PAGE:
Researchers investigated the efficacy of a family of drugs used to treat Alzheimer’s as opposed to treatment with Ginko extract. Study results show that there is not a significant difference between receiving treatment using a drug or treatment using Ginko extract. Researchers concluded by noting that Ginkgo extract should be considered equally effective in the treatment of mild to moderate Alzheimer’s dementia.
The efficacy of four cholinesterase – an enzyme that hydrolyzes (adds water to) choline (a B vitamin) esters and is found mainly in blood plasma – inhibitors (tacrine, donepezil, rivastigmine, metrifonate) and Ginkgo special extract EGb 761 in Alzheimer’s disease were compared. The differences in the effects of the active substance and placebo on cognition were measured on the ADAS-Cog scale, taking into account the different degrees of dementia in the various studies and the dropout rate due to adverse drug reactions.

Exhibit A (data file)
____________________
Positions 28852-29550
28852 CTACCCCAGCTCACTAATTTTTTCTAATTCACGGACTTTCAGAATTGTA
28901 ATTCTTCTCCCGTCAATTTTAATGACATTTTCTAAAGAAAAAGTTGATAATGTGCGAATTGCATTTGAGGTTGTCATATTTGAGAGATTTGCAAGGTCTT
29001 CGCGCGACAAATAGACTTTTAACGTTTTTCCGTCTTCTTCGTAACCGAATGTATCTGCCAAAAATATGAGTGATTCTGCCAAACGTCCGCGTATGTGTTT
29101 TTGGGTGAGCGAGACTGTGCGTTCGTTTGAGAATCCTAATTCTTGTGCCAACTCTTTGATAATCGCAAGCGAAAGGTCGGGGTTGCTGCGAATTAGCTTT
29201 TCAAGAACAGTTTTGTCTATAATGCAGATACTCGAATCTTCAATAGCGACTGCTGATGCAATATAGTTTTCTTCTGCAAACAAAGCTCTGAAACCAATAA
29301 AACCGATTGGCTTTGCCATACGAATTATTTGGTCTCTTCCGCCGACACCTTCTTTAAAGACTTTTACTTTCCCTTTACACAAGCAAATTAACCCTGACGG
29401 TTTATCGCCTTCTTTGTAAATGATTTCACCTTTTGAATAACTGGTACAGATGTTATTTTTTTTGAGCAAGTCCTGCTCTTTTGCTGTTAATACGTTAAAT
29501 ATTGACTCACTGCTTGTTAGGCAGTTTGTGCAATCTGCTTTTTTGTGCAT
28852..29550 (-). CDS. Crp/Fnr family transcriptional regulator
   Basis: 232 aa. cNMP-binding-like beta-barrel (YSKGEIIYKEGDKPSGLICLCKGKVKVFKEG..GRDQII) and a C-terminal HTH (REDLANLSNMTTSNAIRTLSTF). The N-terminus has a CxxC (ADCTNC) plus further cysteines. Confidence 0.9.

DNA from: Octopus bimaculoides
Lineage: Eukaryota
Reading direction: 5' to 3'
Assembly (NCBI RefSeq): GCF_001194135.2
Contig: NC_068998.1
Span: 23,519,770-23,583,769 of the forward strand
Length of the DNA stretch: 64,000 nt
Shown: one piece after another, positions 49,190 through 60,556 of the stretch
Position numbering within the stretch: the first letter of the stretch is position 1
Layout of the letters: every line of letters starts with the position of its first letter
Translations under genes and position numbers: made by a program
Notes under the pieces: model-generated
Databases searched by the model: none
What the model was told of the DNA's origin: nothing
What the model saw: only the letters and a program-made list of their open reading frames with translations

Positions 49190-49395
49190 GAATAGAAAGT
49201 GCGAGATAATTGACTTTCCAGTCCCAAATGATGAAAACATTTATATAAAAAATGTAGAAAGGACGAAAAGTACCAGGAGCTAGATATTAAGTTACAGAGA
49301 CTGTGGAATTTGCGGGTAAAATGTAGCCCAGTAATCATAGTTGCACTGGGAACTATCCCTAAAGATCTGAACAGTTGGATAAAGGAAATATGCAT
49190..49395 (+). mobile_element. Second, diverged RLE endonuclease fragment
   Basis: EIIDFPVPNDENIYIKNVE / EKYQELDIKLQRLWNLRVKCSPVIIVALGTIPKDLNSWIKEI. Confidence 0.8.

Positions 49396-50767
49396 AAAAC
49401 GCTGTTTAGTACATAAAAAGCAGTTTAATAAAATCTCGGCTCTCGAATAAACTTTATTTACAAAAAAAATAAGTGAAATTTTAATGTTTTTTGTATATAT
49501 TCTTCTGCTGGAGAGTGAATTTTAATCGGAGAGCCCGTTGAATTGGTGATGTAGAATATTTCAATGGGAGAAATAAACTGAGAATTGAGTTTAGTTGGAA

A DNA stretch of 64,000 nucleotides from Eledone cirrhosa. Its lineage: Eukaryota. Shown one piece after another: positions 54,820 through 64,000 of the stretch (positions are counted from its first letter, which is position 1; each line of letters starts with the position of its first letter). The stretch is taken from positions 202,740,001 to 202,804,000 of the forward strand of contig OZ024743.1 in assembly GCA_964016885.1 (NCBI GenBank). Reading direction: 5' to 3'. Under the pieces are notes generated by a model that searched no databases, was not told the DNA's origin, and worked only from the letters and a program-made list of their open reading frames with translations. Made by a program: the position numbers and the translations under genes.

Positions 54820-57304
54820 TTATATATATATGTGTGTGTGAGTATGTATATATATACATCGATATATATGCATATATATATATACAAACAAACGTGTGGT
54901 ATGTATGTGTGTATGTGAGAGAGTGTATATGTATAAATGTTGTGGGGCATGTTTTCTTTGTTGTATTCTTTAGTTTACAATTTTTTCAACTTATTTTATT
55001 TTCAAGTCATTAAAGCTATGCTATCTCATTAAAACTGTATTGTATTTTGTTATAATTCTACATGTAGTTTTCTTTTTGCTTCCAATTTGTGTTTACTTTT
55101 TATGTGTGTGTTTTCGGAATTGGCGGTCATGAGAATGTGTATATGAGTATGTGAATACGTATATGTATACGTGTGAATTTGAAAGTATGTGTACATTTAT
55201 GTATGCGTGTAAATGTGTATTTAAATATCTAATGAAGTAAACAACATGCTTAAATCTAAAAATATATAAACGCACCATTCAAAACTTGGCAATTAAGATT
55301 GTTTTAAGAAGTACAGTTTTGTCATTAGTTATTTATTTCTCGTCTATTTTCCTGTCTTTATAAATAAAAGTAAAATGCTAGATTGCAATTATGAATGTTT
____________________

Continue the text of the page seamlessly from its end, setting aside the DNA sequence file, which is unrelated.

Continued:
Efficacy, expressed as the delay in symptom progression or the difference in response rate between active substance and placebo, showed no major differences between the four cholinesterase inhibitors and the Ginkgo special extract. Only tacrine exhibited a high dropout rate due to adverse drug reactions.
In view of this, the subject of new prescriptions should be critically reviewed. Second-generation cholinesterase inhibitors (donepezil, rivastigmine, metrifonate) and Ginkgo special extract EGb 761 should be considered equally effective in the treatment of mild to moderate Alzheimer’s dementia.
Source: Phytomedicine 2000 Jan;6(6):393-401